For the love of a Chef Coat

The distance from concept to actual product Posted on 27 May 11:29 , 0 comments

Taken from Sandra Harvey's original blog post in 2011.

SANDRA HARVEY DESIGNS . The distance from concept to actual product

Its been a long process from the original concept to the actual product. Idea, sketch, school, marketing research and more.
As a designer I am really detail obsessed about getting the right fit, and so that required several sewing attempts with many alterations. I initially wanted to design a coat for women chefs, but that quickly changed to include the men as well. I wanted a design that would match the artistic flair they put into their food, but at the same time keep it simple and pure with respect to the tradition of cleanliness and form.
I personally made the coat for a few well respected female chef/owners of high profile restaurants here in Asheville, and fellow culinary student classmates, asking them wear it for a few weeks, and return with notes to me on a better fit.

I also felt a sense of urgency to a cause dear to my heart, Keeping Americans employed, so it is important that this be a American Made Product. My search for American sewing contractors was time consuming, since most everything is now made overseas...To do this I had to get on the road with only referrals to go off, requiring me to drive long distances around the Southeast from Georgia up to Virginia.
I was beginning to get discouraged realizing I might have to go back to Downtown Los Angeles where I am familiar with the process of pattern makers, graders, cutters, and sewing contractors, But that would also require me to move back to California.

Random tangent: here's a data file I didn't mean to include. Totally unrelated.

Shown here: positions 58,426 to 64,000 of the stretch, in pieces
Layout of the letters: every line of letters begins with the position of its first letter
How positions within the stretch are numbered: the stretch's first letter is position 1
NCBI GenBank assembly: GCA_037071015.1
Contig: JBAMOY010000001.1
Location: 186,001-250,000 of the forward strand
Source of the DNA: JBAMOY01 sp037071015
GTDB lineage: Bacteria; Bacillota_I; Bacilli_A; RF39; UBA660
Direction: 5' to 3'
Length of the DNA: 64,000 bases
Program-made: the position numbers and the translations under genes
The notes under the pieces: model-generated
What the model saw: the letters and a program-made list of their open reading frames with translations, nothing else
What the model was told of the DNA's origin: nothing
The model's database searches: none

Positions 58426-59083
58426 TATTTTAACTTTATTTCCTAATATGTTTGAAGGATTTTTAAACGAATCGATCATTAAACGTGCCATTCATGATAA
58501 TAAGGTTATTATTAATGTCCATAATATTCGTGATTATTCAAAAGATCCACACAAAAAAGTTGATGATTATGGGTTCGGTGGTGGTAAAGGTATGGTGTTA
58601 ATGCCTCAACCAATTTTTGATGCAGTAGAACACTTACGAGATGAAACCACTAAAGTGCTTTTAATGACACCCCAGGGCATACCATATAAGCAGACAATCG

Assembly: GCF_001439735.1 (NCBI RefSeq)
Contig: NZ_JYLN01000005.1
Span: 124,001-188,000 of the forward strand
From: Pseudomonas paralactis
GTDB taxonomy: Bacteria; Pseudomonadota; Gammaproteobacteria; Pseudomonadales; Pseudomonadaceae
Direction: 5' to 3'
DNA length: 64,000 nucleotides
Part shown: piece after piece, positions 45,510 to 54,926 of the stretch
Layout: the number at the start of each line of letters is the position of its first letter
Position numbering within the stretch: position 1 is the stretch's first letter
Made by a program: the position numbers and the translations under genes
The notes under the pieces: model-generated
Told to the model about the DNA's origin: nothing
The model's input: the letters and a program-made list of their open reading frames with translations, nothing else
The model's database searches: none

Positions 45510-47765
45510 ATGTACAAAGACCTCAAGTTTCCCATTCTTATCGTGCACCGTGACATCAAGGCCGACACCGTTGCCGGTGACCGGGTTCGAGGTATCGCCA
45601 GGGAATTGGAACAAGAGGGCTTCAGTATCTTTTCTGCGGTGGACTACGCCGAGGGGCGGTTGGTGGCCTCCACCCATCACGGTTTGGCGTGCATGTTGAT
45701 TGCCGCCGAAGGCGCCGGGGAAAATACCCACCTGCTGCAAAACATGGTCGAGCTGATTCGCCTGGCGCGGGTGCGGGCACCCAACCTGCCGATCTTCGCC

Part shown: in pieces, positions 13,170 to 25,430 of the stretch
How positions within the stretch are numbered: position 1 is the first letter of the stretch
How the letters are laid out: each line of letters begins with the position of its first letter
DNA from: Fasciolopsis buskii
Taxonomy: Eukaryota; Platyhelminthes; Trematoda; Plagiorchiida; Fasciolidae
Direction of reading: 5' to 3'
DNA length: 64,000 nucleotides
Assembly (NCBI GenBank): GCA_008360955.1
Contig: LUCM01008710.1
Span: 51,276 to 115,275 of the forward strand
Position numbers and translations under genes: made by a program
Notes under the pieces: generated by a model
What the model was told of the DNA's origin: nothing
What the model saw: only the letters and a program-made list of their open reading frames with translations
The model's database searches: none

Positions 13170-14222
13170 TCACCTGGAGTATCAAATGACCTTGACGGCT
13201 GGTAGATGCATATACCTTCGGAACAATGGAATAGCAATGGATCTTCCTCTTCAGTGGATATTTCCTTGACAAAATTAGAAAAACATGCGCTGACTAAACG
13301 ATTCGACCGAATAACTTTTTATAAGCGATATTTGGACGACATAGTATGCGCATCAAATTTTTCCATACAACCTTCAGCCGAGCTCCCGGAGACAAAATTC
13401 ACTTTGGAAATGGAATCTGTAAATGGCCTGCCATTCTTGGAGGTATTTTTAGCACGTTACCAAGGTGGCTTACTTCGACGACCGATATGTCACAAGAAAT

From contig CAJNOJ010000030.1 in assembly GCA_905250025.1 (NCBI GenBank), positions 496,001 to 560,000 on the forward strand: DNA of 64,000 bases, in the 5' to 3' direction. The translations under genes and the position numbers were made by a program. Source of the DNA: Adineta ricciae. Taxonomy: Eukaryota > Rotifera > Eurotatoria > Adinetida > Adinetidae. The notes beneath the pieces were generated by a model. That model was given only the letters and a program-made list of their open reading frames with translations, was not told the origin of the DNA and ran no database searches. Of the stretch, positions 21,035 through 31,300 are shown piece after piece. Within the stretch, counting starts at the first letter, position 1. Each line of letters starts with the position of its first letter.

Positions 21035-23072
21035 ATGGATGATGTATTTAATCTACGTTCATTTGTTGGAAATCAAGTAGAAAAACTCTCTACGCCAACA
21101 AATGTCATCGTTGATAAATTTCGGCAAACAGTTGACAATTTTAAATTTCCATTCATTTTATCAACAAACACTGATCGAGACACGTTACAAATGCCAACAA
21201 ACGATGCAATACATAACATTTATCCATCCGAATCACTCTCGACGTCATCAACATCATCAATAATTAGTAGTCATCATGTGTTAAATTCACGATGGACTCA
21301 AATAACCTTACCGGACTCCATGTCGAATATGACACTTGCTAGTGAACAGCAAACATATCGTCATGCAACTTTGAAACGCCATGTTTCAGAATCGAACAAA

I went to over 20 locations all over the Southeast...and was saddened to learn that over 4,000 apparel manufacturing factories have closed in the last 20 years, In 1996 there were over 2,100 textile mills here in North Carolina alone that went overseas, including Burlington, and Guilford mills. This caused a domino effect shutting down sewing contractors in every town, city and suburb. Searching for sewing contractors was a long and hard process.....But I did not give up, I felt inspired to continue my quest. The magic of this Beautiful state of North Carolina urged me further, I found daily inspiration from its people and their stories. North Carolina is the backbone of American Apparel, with a deep rooted History in manufacturing. I trusted my instincts and listened to the winds chanting as if voices from the past were whispering into my ear, leading forward, opening doors, I listened.

After several recommendations and referrals from friends and people who I have worked with in the Hospitality field, I finally found a factory on the Atlantic coast of beautiful North Carolina...a small sea village called Morehead City. The owner James Garner (Creative Outlet) is a wonderful man, his story goes back over 50 years, he has kept his factory running in spite of hard times, and his employees have stayed loyal to him over the years. I have been working with his contractor Mike Parker for several months.I stayed with him long enough to find Opportunity Threads, a worker-owned, cut and sew com­pany based in Mor­gan­ton, North Car­olina.

 I am proud to place the made in North Carolina name to my product, and that the first Chefs to wear the coats are here in Asheville, a Culinary mecca with a vibrant restaurant scene of over 250 Independent restaurants. Internationally known for its sustainability and farm to table freshness. Food here is a way of life.